What could the new parliament look like?

Pick your own coalition based on the May 2019 results of the AKO poll.

Extremist Marian Kotleba, head of ĽSNS.Extremist Marian Kotleba, head of ĽSNS.(Source: TASR)

Support for the far-right People's Party – Our Slovakia (ĽSNS), led by Marian Kotleba, has increased during the past month. While in April 2019 it would win only 11.5 percent of the vote, one month later its preferences grew by 2.4 percentage points to 13.9 percent, making it the second strongest party in the parliament.

Read also:Court failed to dissolve far-right ĽSNS Read more 

This stems from a poll carried out by the AKO agency on 1,000 respondents between April 29 to May 6, 2019.

The ruling Smer party still enjoys the strongest support, winning 19.1 percent of the vote. However, its popularity is gradually decreasing since it dropped by 0.6 percentage points compared to April, according to the AKO poll.

Liberals follow extremists

In total, nine parties would exceed the 5-percent threshold required to make it to the parliament.

The rest of this article is premium content at Spectator.sk
Subscribe now for full access

I already have subscription - Sign in

Subscription provides you with:
  • Immediate access to all locked articles (premium content) on Spectator.sk
  • Special weekly news summary + an audio recording with a weekly news summary to listen to at your convenience (received on a weekly basis directly to your e-mail)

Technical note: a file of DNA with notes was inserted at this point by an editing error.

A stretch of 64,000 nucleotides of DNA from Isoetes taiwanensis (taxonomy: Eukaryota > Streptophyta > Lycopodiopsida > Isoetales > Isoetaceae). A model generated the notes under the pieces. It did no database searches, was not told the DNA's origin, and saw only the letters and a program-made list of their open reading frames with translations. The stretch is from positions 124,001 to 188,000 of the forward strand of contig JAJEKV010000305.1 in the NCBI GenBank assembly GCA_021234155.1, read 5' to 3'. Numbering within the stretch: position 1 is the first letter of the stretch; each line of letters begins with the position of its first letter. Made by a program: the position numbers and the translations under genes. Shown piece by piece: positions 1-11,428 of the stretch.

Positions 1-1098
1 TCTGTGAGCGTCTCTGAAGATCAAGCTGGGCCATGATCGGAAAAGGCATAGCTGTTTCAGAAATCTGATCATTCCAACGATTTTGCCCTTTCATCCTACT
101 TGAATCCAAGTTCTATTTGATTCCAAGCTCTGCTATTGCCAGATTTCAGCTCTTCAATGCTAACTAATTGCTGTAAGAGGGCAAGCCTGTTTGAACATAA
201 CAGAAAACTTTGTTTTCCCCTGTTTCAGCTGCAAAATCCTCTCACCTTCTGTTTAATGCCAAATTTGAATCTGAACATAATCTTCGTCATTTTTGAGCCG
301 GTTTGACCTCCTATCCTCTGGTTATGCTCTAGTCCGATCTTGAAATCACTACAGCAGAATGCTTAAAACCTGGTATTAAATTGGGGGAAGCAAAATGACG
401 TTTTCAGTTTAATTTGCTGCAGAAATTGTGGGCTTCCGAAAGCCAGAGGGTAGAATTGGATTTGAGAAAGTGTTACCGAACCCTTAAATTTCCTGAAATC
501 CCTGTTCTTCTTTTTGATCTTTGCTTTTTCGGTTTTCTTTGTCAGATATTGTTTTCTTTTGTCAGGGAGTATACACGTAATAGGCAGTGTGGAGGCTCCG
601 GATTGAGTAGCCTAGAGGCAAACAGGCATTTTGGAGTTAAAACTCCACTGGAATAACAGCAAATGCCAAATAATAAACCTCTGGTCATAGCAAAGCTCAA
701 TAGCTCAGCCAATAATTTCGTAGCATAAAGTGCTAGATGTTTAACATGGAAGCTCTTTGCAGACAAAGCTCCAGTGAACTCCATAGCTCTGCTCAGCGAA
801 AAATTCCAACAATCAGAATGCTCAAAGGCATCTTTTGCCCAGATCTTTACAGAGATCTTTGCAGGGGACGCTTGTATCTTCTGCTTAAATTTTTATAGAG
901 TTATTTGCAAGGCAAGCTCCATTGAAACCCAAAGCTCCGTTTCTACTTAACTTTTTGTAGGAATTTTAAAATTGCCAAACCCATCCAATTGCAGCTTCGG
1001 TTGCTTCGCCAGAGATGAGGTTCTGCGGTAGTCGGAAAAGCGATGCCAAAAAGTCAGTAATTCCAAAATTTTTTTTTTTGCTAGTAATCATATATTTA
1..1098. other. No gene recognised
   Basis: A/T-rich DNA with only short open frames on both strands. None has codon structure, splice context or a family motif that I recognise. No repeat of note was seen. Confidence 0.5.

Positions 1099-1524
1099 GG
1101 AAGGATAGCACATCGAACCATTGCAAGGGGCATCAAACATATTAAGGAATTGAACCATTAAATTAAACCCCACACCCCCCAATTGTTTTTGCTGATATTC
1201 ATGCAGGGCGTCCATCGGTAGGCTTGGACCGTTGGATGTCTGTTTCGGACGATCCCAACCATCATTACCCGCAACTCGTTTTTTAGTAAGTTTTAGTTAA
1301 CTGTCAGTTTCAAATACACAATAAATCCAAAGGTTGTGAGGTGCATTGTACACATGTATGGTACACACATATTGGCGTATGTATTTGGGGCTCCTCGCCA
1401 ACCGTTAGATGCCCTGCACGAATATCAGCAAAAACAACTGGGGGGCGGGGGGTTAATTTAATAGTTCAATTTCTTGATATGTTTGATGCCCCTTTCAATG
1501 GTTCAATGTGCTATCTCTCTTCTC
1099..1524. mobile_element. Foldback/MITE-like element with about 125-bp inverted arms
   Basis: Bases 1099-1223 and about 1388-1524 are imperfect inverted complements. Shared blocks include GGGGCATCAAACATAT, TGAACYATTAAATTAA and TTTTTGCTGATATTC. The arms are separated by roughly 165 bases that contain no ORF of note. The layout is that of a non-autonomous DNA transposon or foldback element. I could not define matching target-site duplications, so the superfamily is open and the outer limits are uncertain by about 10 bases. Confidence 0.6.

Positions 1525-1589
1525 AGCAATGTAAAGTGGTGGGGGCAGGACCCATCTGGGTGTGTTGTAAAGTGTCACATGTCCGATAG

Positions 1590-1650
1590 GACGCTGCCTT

• PDF version of the latest issue of our newspaper, The Slovak Spectator, emailed directly to you
  • Access to all premium content on Sme.sk and Korzar.sk

The processing of personal data is subject to our Privacy Policy and the Cookie Policy. Before submitting your e-mail address, please make sure to acquaint yourself with these documents.

Top stories

“Foreigners” born in Slovakia show their faces

Otherness can be smaller than we think, the photo project of Tomáš Halász and the Milan Šimečka Foundation shows.

Right of reply changes send wrong message on press freedom

How can a government that spends time looking for new ways to harass the press be trusted to secure accountability for the state’s failure to protect journalists?

Journalists, who were screened in 2017, are considering turning to court.

Why are they passing a law for politicians instead of protecting journalists?

Right of reply was introduced out of the wrong motivation with wrong timing.

The media is freer, but also feels less secure.

The court has toughened the sentence for Acorda's killer

Convicted Juraj Hossu initially received six years in prison this May.

The regional court in Bratislava overturns the district court's previous decision in the Henry Acorda case on September 17. Acorda's murderer Juraj Hossu will spend nine years in prison